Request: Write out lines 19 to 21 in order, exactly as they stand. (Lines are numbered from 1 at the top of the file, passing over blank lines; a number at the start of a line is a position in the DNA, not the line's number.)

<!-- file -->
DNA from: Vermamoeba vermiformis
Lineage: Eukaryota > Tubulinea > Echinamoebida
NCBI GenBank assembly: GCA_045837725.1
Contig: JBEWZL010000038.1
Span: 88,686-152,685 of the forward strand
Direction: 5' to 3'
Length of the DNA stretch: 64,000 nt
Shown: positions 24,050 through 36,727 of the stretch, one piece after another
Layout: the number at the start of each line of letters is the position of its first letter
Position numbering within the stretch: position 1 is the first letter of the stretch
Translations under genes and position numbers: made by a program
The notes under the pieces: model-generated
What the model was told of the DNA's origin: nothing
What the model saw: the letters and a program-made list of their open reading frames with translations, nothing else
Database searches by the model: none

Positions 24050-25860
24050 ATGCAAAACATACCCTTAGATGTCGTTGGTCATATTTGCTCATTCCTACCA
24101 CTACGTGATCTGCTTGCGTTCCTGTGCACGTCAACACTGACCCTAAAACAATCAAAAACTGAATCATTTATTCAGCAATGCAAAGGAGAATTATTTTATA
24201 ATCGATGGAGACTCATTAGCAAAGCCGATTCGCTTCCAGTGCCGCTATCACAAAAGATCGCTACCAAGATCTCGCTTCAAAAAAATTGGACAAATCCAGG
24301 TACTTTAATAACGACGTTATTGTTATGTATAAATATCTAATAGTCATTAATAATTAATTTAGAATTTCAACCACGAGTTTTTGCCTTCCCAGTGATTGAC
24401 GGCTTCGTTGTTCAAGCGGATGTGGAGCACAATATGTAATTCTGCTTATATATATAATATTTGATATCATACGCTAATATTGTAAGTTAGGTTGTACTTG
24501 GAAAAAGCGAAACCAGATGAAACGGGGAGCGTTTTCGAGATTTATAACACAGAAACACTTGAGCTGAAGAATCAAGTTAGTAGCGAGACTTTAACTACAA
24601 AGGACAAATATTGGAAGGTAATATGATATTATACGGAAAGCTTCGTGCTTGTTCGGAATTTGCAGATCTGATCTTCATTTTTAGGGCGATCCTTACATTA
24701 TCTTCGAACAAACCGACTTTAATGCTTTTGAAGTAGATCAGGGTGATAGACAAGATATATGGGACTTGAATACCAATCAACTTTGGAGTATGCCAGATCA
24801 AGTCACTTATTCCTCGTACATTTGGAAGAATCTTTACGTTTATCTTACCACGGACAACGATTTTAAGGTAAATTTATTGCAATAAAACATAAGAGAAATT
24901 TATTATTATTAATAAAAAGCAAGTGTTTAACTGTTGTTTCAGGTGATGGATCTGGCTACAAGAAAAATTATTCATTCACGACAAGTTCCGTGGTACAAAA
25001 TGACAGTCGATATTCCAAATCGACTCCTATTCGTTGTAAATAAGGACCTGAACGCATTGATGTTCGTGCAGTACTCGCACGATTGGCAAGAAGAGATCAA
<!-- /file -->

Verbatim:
24201 ATCGATGGAGACTCATTAGCAAAGCCGATTCGCTTCCAGTGCCGCTATCACAAAAGATCGCTACCAAGATCTCGCTTCAAAAAAATTGGACAAATCCAGG
24301 TACTTTAATAACGACGTTATTGTTATGTATAAATATCTAATAGTCATTAATAATTAATTTAGAATTTCAACCACGAGTTTTTGCCTTCCCAGTGATTGAC
24401 GGCTTCGTTGTTCAAGCGGATGTGGAGCACAATATGTAATTCTGCTTATATATATAATATTTGATATCATACGCTAATATTGTAAGTTAGGTTGTACTTG